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Earth Sciences - Environment - 21.01.2020
Earth's oldest known impact might have ended 'snowball Earth' ice age
Earth’s oldest known impact might have ended ’snowball Earth’ ice age
New evidence has confirmed Australia's Yarrabubba crater as the world's oldest preserved impact structure - but did it thaw Earth and end an ice age? The crater is regarded as one of Earth's oldest, but until now has lacked a precise age. Now, a new study has used geological dating to pin the impact to 2.229 billion years ago - a time that coincided with Earth's recovery from an ice age known as ‘ Snowball Earth ', where most of Earth's surface was covered with ice sheets between two and five kilometres thick.

Life Sciences - Earth Sciences - 20.01.2020
A chronicle of giant straight-tusked elephants
A chronicle of giant straight-tusked elephants
About 800,000 years ago, the giant straight-tusked elephant Palaeoloxodon migrated out of Africa and became widespread across Europe and Asia. It divided into many species, with distinct types in Japan, Central Asia and Europe — even some dwarf forms as large as a small donkey on some Mediterranean islands.

Environment - Earth Sciences - 20.01.2020
Local water availability is permanently reduced after planting forests
Local water availability is permanently reduced after planting forests
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Earth Sciences - Environment - 16.01.2020
Asteroid impact, not volcanic eruptions, killed the dinosaurs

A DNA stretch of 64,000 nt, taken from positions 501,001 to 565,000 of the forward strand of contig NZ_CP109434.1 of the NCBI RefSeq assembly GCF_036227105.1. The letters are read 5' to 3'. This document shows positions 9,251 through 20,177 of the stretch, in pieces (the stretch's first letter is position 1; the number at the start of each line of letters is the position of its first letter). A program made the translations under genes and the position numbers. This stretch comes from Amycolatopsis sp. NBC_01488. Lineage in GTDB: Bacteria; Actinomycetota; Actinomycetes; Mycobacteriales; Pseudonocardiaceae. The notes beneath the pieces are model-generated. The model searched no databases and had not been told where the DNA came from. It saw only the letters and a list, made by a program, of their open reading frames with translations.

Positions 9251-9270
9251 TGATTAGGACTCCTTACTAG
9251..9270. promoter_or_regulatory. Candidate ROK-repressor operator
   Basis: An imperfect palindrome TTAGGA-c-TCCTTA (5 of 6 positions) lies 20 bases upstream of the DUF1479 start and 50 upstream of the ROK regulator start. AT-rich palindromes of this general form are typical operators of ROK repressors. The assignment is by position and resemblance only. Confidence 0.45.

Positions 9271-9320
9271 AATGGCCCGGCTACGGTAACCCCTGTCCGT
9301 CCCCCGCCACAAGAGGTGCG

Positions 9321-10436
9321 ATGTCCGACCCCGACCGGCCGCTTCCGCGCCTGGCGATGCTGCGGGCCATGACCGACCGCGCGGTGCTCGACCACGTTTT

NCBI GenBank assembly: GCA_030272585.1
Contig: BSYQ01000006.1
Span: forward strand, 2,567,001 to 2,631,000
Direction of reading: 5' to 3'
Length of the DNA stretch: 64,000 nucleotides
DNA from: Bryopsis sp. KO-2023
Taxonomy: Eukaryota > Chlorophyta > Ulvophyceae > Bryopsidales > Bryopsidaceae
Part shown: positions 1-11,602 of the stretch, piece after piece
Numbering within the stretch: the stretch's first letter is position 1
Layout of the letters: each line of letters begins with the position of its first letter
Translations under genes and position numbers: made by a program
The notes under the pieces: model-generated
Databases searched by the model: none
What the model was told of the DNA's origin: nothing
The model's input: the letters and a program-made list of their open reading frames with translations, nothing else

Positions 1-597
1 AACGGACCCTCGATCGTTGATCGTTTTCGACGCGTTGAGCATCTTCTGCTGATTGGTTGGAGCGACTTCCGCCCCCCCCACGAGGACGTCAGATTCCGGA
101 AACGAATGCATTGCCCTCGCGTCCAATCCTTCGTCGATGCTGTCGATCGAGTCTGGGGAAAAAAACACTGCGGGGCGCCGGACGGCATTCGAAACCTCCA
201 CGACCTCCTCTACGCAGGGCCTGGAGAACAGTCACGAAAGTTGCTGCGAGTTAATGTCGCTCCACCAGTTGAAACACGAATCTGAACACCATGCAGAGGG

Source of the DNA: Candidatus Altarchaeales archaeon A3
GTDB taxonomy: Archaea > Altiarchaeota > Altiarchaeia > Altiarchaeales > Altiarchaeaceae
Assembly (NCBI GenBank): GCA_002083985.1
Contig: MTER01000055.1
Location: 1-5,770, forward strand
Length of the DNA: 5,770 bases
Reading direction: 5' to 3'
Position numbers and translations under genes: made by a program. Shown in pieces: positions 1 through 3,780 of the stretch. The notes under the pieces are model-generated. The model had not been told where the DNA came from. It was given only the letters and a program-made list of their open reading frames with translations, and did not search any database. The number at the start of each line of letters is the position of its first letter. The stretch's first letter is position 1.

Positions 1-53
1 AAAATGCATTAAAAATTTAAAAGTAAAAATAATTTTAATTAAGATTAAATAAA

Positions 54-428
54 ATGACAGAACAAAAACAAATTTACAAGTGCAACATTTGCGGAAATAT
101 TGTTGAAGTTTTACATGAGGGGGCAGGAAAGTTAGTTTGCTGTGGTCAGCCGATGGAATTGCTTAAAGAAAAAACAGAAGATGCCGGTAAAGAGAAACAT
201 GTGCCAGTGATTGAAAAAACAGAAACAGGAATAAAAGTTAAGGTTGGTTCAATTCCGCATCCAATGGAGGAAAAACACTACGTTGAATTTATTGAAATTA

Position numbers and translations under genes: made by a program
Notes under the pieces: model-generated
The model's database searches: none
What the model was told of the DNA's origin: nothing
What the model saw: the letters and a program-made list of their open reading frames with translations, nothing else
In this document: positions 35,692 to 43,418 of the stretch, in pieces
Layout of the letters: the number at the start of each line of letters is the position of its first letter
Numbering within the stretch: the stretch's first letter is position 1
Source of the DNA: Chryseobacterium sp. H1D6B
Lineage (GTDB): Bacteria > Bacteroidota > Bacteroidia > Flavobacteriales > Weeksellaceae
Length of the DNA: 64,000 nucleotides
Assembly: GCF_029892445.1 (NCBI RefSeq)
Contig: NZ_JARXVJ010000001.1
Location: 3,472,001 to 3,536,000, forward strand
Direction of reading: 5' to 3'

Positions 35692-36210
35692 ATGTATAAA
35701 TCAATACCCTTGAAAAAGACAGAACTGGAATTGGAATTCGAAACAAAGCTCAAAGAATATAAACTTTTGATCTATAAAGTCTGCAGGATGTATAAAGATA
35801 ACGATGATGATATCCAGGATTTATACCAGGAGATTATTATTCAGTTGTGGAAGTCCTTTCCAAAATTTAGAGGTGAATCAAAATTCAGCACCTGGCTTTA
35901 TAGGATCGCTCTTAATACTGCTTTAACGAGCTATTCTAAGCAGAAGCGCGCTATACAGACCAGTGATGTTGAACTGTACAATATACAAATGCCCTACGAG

Volcanic activity did not play a direct role in the mass extinction event that killed the dinosaurs and about 75 per cent of Earth's species 66 million years ago, according to a team involving UCL and University of Southampton researchers.

Environment - Earth Sciences - 09.01.2020
Scientists use ancient marine fossils to unravel long-standing climate puzzle
Scientists use ancient marine fossils to unravel long-standing climate puzzle
During this period, known as the middle Miocene Climate Optimum, global temperatures were as much as 3 to 4 degrees warmer than today's average temperatures, similar to estimates for 2100. The position of the continents were similar to today and the seas were flourishing with life. This period, which occurred between 15 and 17 million years ago, has puzzled geologists for decades as they have tried to explain the initial cause of the global warming and the environmental conditions that existed on Earth afterwards.

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